It is therefore relevant to study the interaction between SARS-CoV and macrophages. In this study, we investigate the response of human macrophages to infection with SARS-CoV and compare it with the responses to HCoV-229E and influenza A virus.



SARS-CoV (strain HK39849) was propagated in FRhK-4 cells (20). All procedures involving the use of live SARS-CoV were performed in a biosafety level 3 facility. The influenza A/Hong Kong/54/98 (H1N1) virus was propagated in MDCK cells (5). HCoV-229E was propagated in MRC-5 cells, and both the virus and cells were obtained from the American Type Culture Collection (Manassas, Va.). Amicon Ultra-15 centrifugal filter units (Millipore Corporation, Bedford, Mass.) were used for the differential filtration of SARS-CoV cultures.


Primary human monocyte-derived macrophages were prepared as previously described and used after 14 days of differentiation in vitro in 5% autologous serum (5). Two days prior to the experiment, the cell culture medium was changed to macrophage serum-free medium (Invitrogen, Carlsbad, Calif.).

Infection of cells.

Differentiated macrophages from monocytes were seeded at 2 × 105 cells per well in 24-well tissue culture plates and were infected at a multiplicity of infection (MOI) of 1 to 2. After 60 min of virus adsorption at 37°C, the virus inoculums were removed, and the cells were washed and incubated in macrophage serum-free medium supplemented with 0.6 mg/liter penicillin and 60 mg/liter streptomycin. Samples of culture supernatants were collected and stored at −70°C for virus titration or cytokine analysis.

Other cells were seeded at 2 × 105 cells per well in 24-well tissue culture plates and were infected at an MOI of 1 to 2. After 60 min of virus adsorption at 37°C, the virus inoculums were removed, and infected cells were washed with warmed culture medium and incubated with the original maintenance medium.

Infectious viral titers in the supernatants were determined by titration at half-log10 dilutions on FRhK-4 cell monolayers in quadruplicate. Cells were seeded in 96-well plates and used at about 90% confluence. The 50% tissue culture infective dose was determined by the method of Reed and Muench (24).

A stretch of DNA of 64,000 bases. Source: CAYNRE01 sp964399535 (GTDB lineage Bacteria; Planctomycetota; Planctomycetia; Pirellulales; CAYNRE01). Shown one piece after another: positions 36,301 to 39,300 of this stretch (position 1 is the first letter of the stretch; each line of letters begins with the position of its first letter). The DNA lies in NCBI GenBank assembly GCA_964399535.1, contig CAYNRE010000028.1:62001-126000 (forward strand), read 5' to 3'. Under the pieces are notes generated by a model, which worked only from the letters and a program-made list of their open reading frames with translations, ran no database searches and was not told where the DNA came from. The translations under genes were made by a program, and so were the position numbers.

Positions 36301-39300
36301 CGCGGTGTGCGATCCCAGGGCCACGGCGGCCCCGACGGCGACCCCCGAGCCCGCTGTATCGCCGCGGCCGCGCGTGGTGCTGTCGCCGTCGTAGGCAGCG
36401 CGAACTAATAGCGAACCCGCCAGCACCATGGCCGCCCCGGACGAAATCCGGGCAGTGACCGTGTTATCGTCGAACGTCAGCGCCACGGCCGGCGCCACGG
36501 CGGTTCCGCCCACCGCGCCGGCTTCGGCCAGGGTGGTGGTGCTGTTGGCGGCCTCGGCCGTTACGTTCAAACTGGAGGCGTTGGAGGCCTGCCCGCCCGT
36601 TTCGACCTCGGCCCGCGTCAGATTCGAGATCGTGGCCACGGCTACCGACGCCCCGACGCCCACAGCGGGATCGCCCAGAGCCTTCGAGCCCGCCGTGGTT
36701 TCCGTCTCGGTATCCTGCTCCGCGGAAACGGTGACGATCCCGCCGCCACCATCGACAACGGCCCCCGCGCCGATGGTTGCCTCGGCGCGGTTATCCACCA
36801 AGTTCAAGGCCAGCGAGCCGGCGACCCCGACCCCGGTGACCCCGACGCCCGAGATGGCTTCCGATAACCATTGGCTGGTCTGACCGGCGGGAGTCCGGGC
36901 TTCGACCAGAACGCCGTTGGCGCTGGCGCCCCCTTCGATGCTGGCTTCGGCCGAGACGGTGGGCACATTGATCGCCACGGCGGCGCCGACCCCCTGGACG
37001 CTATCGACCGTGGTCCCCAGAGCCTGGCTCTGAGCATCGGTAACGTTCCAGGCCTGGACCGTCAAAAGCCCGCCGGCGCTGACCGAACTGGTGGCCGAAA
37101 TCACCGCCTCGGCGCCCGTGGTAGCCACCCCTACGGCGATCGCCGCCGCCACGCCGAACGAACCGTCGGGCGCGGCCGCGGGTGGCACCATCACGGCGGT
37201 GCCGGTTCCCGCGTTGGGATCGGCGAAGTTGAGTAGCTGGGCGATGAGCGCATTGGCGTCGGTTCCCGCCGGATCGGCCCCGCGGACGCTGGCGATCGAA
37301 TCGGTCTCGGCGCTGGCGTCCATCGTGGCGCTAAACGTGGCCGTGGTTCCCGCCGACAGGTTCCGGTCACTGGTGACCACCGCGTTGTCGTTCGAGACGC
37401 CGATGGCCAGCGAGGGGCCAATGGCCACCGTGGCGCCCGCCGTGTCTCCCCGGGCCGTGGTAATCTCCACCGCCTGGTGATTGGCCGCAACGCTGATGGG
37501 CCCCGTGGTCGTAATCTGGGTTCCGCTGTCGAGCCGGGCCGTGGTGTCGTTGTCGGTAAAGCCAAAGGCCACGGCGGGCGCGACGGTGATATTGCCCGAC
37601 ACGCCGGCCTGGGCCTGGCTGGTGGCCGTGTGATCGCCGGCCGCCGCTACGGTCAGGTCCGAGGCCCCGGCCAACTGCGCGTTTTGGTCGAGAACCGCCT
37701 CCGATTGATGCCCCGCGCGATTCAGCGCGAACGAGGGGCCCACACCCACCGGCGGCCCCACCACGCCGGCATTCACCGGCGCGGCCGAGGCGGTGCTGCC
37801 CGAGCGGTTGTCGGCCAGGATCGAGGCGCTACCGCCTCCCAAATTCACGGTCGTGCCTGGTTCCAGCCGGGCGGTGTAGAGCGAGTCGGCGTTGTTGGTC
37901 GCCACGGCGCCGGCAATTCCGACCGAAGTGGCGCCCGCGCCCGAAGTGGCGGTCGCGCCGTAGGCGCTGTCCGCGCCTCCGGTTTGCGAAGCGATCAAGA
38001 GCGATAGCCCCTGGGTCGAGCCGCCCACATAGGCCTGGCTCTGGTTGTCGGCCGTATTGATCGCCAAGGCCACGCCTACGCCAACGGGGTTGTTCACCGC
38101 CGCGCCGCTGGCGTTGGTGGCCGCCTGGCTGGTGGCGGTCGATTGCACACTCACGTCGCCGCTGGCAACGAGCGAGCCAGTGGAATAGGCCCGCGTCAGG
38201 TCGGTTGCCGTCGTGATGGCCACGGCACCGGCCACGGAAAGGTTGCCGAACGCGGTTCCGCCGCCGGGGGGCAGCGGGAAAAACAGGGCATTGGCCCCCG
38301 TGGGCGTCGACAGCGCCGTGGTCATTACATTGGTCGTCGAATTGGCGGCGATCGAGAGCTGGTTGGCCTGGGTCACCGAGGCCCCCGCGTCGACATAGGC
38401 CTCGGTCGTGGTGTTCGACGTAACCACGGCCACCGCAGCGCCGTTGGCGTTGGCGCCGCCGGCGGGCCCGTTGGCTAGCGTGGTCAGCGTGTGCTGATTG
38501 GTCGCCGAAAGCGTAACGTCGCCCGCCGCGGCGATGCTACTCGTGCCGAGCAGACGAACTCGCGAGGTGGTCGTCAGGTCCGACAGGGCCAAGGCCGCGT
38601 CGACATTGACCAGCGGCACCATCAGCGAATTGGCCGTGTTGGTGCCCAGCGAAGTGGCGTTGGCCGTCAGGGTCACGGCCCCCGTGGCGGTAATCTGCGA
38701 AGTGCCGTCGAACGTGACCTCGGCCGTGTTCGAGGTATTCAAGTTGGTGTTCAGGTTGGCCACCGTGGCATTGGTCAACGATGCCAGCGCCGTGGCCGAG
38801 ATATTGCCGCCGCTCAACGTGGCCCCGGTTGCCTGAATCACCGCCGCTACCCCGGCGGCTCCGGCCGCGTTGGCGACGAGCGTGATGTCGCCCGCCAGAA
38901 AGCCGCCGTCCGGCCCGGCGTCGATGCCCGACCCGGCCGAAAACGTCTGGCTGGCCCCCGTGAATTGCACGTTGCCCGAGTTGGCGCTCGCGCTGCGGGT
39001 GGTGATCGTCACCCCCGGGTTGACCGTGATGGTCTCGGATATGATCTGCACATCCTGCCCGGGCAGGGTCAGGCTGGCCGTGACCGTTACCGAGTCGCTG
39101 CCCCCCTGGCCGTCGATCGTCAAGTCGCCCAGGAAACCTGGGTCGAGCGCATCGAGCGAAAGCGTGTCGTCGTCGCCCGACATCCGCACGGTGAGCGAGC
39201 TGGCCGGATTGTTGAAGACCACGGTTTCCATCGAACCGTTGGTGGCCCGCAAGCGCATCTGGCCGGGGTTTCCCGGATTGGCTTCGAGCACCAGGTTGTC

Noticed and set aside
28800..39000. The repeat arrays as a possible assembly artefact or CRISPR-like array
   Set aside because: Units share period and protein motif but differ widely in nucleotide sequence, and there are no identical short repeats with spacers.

RNA extraction.

Total cellular RNAs were extracted with an RNeasy RNA Mini kit (QIAGEN, Hilden, Germany), with DNase digestion, according to the manufacturer's instructions. Extracted RNAs were stored at −70°C until use.

Microarray analysis.

Extracted RNAs were examined for human genome-wide gene expression with a Human Genome U133A GeneChip probe array (Affymetrix, Inc., Santa Clara, Calif.) by the use of oligonucleotide probe sets interrogating approximately 21,000 transcripts. Quality control, GeneChip hybridization, and raw data analysis were performed according to the manufacturer's instructions (Genome Centre, University of Hong Kong). Total RNAs from macrophages isolated from three experiments from separate donors were extracted and pooled. Double-stranded cDNAs were synthesized by means of the SuperScript Choice system (Invitrogen) and a GeneChipT7-Oligo(dT) promoter primer kit (Affymetrix, Inc.). The cDNAs were subjected to in vitro transcription in the presence of biotin-labeled ribonucleotides by means of a BioArray High-Yield RNA transcript labeling kit (Affymetrix, Inc). The biotin-labeled cRNAs were chemically fragmented and hybridized to the GeneChip probe array. Using the EukGE-WS2 fluidics protocol, we stained the probe array with a streptavidin R-phycoerythrin conjugate (Molecular Probes, Eugene, Oreg.). The image was scanned by a GeneChip scanner (Affymetrix, Inc.) at an excitation wavelength of 488 nm. The amount of light emitted at 570 nm was proportional to the bound target for each probe set on the probe array. The data generated were analyzed with Microarray Suite Expression Analysis software, version 5.1 (Affymetrix, Inc.).